Wednesday, May 14, 2014

Movie Review #14: For a Few Dollars More

Whew! It feels like it's been forever since I've done a movie review. Let's get right back into it with the second movie in Sergio Leone's Dollars trilogy: For a Few Dollars More.

Short review: it's at times slow-paced, but generally more fast-paced than A Fistful of Dollars was. The characters are also generally more developed, giving the action sequences more meaning. Still, it's a long movie that's a bit slow at times, so I kinda drifted off a few times.

Clint Eastwood plays a bounty hunter on the trail of an escaped convict, a highly-skilled bandit and bank robber whose loyal crew busted him out of prison. It's a tough job, but the huge bounty on the heads of him and his men would be enough for the bounty hunter to retire afterward.

Complicating this matter is another bounty hunter, older, wiser, and a better shot than Eastwood's character, who's going after the same bandit.


For a Few Dollars More seems to be a movie about trust: misplaced trust, broken trust, and, ultimately, true trust.

When Mango (Eastwood's character) and Mortimer first realize that they're both chasing the same bounty, they're naturally standoffish and distrustful of each other: the reward is huge, and the other guy is potentially edging in on his paycheck.

Or, at least, that's how Mango sees it. Mortimer is the one who insists on a partnership and begins playing Mango from the beginning: he doesn't care about the reward, since his beef with Indio is personal. However, he knows that Mango would distrust him even more if Mortimer said he'd be working for free, so he offers to split the bounty 50/50. From then on, Mortimer seems to know Mango's every move, trusting him to be distrustful of Mortimer.

Indio is a much bigger ball of distrust, though. His trust was broken by the apparent disloyalty of his lover long ago, the one he dreams of and whose pocket watch he carries. So, he plays everyone against everyone else. The man who told him about the camouflaged safe in El Paso trusted Indio with that knowledge, and Indio killed him. His loyal followers, the ones that got him out of prison, were sent on a wild goose chase out of convenience. He even killed a few and pinned the blame on the bounty hunters just to get them riled up.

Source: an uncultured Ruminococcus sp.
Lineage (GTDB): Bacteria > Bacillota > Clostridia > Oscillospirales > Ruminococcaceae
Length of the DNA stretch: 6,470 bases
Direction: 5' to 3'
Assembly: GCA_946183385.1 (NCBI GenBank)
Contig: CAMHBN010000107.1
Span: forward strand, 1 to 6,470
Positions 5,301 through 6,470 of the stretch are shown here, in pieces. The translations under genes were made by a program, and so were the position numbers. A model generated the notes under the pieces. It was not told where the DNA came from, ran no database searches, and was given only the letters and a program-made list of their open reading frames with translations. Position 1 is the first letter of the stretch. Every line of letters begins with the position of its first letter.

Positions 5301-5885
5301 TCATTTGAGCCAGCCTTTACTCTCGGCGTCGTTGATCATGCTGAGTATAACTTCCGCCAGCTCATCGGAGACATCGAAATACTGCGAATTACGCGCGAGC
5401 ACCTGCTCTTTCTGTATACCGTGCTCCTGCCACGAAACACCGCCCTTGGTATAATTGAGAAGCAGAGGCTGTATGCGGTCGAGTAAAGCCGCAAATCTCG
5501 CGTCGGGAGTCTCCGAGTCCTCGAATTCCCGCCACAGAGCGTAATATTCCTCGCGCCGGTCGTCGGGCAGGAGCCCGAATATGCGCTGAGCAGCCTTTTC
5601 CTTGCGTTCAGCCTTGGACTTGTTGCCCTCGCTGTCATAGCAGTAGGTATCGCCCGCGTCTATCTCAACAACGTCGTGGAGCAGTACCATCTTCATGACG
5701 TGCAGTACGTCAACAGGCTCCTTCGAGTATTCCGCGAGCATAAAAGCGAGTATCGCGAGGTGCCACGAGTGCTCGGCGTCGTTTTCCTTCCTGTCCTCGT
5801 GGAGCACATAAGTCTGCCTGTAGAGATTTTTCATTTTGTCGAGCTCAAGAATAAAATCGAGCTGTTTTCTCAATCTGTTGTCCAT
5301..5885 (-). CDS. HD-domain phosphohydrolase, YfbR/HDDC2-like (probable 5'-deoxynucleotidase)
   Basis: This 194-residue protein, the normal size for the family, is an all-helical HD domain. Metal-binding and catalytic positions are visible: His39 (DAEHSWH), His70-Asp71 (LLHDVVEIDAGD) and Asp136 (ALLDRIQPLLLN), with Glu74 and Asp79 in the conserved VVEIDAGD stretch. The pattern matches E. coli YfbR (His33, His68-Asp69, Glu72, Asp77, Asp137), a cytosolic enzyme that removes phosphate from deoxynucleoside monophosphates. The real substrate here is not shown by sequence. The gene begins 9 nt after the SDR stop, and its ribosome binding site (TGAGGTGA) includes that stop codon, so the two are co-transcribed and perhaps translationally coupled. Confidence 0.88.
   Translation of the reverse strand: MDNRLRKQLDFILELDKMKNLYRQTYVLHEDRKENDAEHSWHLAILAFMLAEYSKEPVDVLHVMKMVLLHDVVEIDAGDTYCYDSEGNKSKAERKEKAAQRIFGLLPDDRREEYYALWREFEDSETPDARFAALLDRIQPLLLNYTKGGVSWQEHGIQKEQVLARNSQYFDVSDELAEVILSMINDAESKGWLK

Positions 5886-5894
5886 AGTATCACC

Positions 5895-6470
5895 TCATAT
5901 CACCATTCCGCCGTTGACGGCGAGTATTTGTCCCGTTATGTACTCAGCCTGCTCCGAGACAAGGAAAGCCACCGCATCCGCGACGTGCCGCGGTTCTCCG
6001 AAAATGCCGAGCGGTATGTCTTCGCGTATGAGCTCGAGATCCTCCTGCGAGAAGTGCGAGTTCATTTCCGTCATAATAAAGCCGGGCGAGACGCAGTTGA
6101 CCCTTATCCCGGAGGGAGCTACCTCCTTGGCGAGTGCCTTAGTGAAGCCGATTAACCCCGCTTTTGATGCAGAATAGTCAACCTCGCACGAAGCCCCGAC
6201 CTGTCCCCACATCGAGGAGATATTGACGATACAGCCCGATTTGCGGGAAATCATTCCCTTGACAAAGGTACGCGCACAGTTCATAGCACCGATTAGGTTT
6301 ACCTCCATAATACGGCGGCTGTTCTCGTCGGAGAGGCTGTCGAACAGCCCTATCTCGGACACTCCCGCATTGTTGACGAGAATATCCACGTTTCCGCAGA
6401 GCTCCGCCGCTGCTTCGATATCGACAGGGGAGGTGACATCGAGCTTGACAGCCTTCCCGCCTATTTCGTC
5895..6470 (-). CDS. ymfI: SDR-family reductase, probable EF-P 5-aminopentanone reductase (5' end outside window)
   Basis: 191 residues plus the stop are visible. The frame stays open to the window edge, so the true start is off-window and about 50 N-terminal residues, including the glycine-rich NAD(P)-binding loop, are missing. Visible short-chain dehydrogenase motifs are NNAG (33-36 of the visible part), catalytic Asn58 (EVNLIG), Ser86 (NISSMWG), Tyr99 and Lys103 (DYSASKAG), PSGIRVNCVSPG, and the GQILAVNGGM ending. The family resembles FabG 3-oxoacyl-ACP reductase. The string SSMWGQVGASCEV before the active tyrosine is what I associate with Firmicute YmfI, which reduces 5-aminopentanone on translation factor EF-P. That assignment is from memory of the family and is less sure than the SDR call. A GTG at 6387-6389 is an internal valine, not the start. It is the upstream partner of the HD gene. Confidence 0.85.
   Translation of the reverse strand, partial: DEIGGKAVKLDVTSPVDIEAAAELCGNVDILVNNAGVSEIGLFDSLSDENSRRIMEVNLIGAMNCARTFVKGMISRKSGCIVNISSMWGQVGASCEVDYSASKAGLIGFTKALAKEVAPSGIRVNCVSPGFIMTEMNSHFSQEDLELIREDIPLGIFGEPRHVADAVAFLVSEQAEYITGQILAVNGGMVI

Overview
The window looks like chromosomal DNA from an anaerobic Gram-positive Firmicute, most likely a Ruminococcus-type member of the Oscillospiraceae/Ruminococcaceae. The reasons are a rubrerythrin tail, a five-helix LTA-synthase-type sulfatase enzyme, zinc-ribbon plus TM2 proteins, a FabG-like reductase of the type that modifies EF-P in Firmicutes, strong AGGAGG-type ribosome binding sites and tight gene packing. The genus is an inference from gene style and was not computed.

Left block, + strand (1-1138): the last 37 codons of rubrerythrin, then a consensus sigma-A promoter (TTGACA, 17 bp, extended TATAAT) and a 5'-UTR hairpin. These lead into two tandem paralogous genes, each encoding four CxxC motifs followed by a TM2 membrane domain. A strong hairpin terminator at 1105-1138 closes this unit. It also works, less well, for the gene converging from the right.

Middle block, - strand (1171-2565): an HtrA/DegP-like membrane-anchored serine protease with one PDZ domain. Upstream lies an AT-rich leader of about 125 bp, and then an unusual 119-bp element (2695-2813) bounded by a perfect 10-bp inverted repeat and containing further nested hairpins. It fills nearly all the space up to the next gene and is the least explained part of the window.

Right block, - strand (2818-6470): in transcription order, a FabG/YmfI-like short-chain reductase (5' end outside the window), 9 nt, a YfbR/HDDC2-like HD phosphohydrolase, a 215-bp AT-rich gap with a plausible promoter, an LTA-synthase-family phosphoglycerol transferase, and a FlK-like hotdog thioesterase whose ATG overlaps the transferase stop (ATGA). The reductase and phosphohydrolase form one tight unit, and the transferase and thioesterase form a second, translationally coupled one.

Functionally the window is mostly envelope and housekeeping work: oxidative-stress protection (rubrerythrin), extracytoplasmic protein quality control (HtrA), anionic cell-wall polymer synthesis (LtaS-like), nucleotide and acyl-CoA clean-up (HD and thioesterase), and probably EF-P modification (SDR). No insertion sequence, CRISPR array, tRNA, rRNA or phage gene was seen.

He's suspicious of everyone, and that keeps him one step ahead of everyone until the end, when Mango and Mortimer's rocky partnership finally pays off and gives them the upper hand.

This theme of broken trust makes sense if you know that For a Few Dollars More was made after Sergio Leone had a nasty break-up with the producers of A Fistful of Dollars, who wouldn't pay him what they owed him for Fistful unless he made a sequel.

Anyway, the movie was a bit confusing if you've seen Fistful since many of the same actors appear playing different characters with often similar personalities. Still, taken on its own, the story makes enough sense: Indio, motivated by grief and bitterness, seeks riches and challenge. Mortimer, motivated by revenge, seeks the killer of his sister (or, technically, the man who made his sister kill herself). Mango is motivated by money and youthful recklessness. And so they clash in old New Mexico.

Most compelling is the wonderful soundtrack, which has no doubt inspired anything intended to sound "western" ever since. The twanging guitar, the shouts, and the whistling are all there, as well as music that takes its cues from the music-box-like chimes that come from Indio's pocket watch.

That said, it was sometimes tough to keep watching due to the pacing. I had the option of either breaking the movie into multiple viewings or working on something else while also watching the movie, diving my attention in one way or another either way. I chose the latter, and though I fear I may have missed some key action scenes, I feel like I got a good grasp of the story, the characters, and the theme without having my eyes on the screen the entire time.


If you want to experience what good westerns can be, For a Few Dollars More will show you that and more. It was ahead of its time, which is saying something for such a latter-day western.

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